By Steve Easley and Jeff Farlow
Some of these savings are a result of motor efficiency; however, another significant factor is that power consumption drops at a nonlinear rate as pump (motor) speed and water flow is reduced. In fact, when motor speed and flow rate is reduced by half, the power demand is reduced to 1/8 of the original power, at least in a laboratory setting.
Actual results in the field vary but often are around 1/7. Also, with less flow, the pump needs to run longer to achieve the same turnover for filtration purposes. As a result, the energy consumed will not be 1/8 when using half the flow, but can easily be 1/4. This is because the pump needs to run twice as long while consuming 1/8 of the power (i.e., 1/8 x 2 = ¼).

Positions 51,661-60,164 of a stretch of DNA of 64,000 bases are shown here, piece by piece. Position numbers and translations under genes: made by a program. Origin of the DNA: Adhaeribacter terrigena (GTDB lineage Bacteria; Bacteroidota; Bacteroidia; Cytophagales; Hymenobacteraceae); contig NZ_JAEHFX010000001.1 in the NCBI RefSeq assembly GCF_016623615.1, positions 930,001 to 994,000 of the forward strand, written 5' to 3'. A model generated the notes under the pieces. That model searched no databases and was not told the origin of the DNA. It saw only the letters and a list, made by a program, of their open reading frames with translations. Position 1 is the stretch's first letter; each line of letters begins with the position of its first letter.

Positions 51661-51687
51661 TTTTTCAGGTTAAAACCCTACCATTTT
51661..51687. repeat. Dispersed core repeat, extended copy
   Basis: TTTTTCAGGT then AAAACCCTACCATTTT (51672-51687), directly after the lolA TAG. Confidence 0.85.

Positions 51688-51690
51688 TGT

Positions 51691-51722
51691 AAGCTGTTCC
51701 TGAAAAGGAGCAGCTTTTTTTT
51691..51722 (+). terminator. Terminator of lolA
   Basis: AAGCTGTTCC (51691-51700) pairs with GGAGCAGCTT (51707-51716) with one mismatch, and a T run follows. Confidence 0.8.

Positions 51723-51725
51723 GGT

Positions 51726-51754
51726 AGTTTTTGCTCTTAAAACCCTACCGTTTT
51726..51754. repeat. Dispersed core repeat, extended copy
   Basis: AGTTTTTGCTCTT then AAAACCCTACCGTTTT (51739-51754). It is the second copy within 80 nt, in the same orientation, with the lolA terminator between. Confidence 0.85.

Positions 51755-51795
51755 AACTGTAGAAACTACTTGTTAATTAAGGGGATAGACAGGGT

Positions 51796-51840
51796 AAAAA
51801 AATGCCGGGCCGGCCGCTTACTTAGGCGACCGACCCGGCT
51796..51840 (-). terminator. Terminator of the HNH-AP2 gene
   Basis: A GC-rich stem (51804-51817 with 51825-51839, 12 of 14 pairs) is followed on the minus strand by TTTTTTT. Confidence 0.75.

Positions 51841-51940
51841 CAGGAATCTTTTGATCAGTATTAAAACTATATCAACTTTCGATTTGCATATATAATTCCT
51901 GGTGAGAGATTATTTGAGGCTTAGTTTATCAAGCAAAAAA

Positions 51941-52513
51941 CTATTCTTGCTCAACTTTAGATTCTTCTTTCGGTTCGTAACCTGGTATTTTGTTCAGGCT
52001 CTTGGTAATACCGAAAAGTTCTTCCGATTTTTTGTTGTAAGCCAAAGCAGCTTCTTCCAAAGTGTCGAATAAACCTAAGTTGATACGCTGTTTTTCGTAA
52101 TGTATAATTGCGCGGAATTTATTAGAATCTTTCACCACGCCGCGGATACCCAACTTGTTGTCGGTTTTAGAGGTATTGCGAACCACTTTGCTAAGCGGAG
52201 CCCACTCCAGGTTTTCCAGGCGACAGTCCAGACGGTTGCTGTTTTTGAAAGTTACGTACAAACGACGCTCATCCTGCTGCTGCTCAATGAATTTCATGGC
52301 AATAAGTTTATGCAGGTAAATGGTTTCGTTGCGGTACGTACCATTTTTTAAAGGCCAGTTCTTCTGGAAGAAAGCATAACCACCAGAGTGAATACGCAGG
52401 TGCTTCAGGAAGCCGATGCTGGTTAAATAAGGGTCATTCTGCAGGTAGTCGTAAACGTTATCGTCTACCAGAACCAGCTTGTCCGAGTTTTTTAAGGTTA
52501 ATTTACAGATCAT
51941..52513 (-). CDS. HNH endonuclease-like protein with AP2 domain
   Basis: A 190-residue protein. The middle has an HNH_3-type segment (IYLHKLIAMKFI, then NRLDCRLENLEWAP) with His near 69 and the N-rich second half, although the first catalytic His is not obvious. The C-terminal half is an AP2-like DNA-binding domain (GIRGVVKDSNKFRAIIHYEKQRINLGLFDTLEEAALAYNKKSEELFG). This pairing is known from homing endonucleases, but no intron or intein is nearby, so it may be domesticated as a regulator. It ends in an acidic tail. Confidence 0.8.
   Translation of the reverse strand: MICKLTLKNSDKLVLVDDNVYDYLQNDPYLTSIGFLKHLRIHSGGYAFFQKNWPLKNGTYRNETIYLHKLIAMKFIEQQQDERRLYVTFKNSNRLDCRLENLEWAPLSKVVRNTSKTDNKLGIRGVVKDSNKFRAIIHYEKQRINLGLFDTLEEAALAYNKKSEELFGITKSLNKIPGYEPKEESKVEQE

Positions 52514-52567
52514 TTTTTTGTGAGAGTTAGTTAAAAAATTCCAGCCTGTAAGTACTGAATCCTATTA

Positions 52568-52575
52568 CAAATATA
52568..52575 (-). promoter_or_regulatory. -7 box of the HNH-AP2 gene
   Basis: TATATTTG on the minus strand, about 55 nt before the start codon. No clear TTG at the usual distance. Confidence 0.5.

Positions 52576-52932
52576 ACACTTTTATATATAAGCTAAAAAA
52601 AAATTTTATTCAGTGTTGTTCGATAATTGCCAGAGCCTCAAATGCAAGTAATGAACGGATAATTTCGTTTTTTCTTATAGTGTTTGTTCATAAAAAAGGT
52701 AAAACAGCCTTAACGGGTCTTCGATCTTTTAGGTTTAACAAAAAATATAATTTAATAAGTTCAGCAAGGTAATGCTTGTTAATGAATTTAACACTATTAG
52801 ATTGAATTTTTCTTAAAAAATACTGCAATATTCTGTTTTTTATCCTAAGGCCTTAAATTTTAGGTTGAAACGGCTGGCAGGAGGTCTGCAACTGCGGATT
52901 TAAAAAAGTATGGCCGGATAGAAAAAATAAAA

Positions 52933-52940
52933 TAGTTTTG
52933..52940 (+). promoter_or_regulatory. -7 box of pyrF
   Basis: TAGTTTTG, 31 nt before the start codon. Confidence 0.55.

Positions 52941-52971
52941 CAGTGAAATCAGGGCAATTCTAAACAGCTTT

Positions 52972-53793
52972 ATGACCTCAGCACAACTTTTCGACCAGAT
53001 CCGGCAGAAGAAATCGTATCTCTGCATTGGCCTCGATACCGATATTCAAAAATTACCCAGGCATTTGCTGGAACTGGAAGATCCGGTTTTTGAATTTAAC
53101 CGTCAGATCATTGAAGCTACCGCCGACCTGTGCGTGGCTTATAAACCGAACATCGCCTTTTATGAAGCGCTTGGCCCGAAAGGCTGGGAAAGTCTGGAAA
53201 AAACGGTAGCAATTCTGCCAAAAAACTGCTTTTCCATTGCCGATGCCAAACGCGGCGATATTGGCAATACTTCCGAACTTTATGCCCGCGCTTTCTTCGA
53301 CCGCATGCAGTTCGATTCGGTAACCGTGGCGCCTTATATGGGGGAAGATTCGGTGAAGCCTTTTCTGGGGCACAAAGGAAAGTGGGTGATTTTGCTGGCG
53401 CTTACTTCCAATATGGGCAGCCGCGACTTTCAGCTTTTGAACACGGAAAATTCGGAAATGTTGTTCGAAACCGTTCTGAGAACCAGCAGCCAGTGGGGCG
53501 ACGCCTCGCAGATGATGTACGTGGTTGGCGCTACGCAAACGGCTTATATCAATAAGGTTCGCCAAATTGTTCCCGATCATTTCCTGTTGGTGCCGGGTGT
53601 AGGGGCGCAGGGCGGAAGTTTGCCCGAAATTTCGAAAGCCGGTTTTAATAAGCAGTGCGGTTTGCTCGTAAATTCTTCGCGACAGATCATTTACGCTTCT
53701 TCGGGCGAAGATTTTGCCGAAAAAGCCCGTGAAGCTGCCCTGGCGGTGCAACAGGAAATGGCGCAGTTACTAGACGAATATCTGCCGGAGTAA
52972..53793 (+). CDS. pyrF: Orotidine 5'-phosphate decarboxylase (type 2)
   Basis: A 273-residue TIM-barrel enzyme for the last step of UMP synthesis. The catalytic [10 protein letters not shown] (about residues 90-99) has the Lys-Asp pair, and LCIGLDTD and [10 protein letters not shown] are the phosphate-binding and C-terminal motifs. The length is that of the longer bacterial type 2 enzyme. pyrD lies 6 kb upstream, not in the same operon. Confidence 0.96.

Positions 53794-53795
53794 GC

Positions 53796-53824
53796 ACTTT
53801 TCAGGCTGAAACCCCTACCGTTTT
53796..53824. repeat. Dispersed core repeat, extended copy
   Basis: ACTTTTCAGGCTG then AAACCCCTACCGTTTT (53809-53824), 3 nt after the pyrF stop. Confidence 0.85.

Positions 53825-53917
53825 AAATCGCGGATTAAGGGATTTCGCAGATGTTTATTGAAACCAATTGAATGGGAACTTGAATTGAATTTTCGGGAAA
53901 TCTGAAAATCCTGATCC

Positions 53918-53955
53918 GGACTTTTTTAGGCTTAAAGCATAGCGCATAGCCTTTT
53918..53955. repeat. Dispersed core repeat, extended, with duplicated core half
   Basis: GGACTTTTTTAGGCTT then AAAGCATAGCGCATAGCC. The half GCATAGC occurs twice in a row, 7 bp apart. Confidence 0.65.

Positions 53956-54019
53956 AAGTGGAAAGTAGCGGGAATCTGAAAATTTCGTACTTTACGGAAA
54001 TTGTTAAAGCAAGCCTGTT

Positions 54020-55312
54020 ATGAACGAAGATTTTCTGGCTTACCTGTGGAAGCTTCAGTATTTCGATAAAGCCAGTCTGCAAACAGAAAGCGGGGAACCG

In other words, by running the pump slower, even though it will be operating longer, the lower speed translates into dramatic savings in energy consumption and operating costs. Plus, variable-speed pumps have higher quality motors—not only are they remarkably quiet, they also last longer, putting less strain on the filter, plumbing and other parts of the system.
Read the full article: The case for pump upgrades